The NSW Court of Appeal recently upheld an appeal relating to a disputed Will. In broad overview the case was not dissimilar to many others. The deceased had made two Wills; one when she was clearly in good health and a second when in poor health and shortly before her death. The second Will substantially varied the first one; and was made in circumstances where there were doubts as to her legal capacity to change her Will.
Additionally, and relevantly for this article, there were a number of “suspicious circumstances” surrounding the making of the second Will. It was those circumstances that was the focus of the litigation.
The Will maker was Nadia Mekhail. Under her first Will she had left gifts to her husband (who had since died); to churches, and to some nephews. Under second Will she left her entire estate to Georgette Hana, described as her “daughter“.
As it transpired, Georgette was not her daughter and was no relation at all. The solicitor that drafted the Will received his instructions from Georgette’s son. The solicitor had never previously met Nadia. The son lied about the familial relationship between Nadia and Georgette. In addition to making the Will, the solicitor prepared a Power of Attorney in favour of Georgette. She was not entitled to benefit herself under the Power but, despite that, proceeded to transfer Nadia’s house to herself, prior to Nadia’s death, for only $1.00.
The trial Judge, in a very long judgment, acknowledged that there were suspicious circumstances associated with the second Will (and therefore held that Georgette had to satisfy the Court there was a proper explanation for those suspicions); but ultimately concluded such an explanation had been given). The second Will was upheld.
That decision was reversed on appeal. A central reason for the reversal was that the trial Judge did not properly consider the full extent or the “quality” of the suspicions associated with the second Will. Consequently, he was not properly able to assess whether Georgette had properly explained all of those suspicious circumstances. Relevantly, the trial Judge only specifically referred to two suspicious aspects; whereas the Appeal Court considered that there were many more that had not been expressly considered.
A key witness in Georgette’s case was the solicitor who made the Will. Despite some difficulties in his evidence, he was accepted as an honest witness and there was no challenge to that finding on appeal. However it is clear the Appeal Court had real reservations about at least the quality of his evidence. Amongst other things, he conceded he made a file note of the conference at which the Will was signed but he later destroyed it and made a “replacement” file note which purported to be contemporaneous with the conference although drafted 5 months later. The replacement note was made at a time when the solicitor knew there was a dispute about the validity of the Will (and that Georgette was not Nadia’s daughter). For a range of reasons the Appeal Court considered the file note was, at least, not a comprehensive record of what occurred at the Will making conference. Additionally the solicitor’s independent recollection of the conference was somewhat patchy.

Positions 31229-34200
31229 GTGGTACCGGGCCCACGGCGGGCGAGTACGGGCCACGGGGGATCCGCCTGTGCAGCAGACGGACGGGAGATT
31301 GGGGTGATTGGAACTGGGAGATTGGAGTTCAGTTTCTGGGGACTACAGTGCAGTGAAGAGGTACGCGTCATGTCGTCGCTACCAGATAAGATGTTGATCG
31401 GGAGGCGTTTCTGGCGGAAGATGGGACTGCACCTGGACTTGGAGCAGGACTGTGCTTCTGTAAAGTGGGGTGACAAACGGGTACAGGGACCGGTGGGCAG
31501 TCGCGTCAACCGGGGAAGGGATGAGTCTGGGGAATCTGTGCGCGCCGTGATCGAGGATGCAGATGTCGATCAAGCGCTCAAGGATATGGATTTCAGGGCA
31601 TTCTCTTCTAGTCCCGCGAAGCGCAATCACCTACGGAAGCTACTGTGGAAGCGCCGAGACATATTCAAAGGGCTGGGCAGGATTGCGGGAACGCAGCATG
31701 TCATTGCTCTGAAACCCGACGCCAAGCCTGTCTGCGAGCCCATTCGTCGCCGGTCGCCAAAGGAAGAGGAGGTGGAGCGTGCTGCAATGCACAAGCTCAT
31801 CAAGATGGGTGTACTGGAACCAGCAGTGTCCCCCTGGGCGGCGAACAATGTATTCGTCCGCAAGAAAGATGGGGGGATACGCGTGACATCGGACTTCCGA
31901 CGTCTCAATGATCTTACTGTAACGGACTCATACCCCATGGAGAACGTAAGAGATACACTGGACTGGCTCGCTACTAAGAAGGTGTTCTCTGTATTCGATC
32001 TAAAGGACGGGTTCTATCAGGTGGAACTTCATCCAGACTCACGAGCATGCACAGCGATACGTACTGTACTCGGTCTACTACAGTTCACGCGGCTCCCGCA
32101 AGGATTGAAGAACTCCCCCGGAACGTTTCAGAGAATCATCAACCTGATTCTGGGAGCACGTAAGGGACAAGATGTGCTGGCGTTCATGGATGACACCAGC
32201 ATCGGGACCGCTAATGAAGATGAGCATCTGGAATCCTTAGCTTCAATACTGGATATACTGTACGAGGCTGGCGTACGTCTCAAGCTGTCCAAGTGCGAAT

Taking all those factors into account the Appeal Court suggested the trial Judge had given too much weight to the solicitor’s evidence; and that when properly characterised it did not particularly assist Georgette to establish that Nadia understood and approved the second Will, nor did it dispel various of the suspicious circumstances associated with it.
The successful appellants (two of the nephews mentioned in the first Will) succeeded in “proving” the first Will. Georgette was required to reconvey Nadia’s home from Georgette’s name into the estate. The Court ordered costs against Georgette.
As with many cases involving disputed Wills, to a large degree they turn on their individual facts. However at least some “learnings” can be taken from this decision:
- Where there are “suspicious circumstances” associated with a Will, it is important to identify each circumstance individually and for the person seeking to uphold the disputed Will to address each and every one of them, in order to satisfy the Court that the Will should be admitted to Probate.
- The greater the degree of suspicion, the higher will be the onus on the proponent to explain matters to the satisfaction of the Court. There is, in effect, a “moral” element which requires a proponent to prove the “righteousness of the transaction” particularly where they are also involved in the preparation of the Will. (In this case, there were unchallenged findings that Georgette’s son, to her actual knowledge, had positively lied to and misled the solicitor who made the Will, into believing that Georgette was Nadia’s only child and next of kin).
- For solicitors instructed to make Wills, it is imperative that where there are any doubts about the mental capacity of the Will maker; they not only make quite detailed enquiries about capacity and understanding, but that they also contemporaneously and thoroughly document that process. (Here, the solicitor conceded his initial file note was brief and “sketchy“. The Appeal Court was ultimately not convinced that the later reconstructed file note was a comprehensive record of what actually occurred when the Will was made.)
- A solicitor instructed to make a Will should make enquiries both as to whether the client has made any earlier Will (and if so, whether and why the earlier Will has been changed); and as to the testator’s family tree (so that proper advice can be given as to whether a testator should consider making provision for other family members or dependants). (Here, the solicitor said that had he been told the truth about the extent of Nadia’s family, he would have approached the Will making process and the advice he gave to Nadia, in a different way.)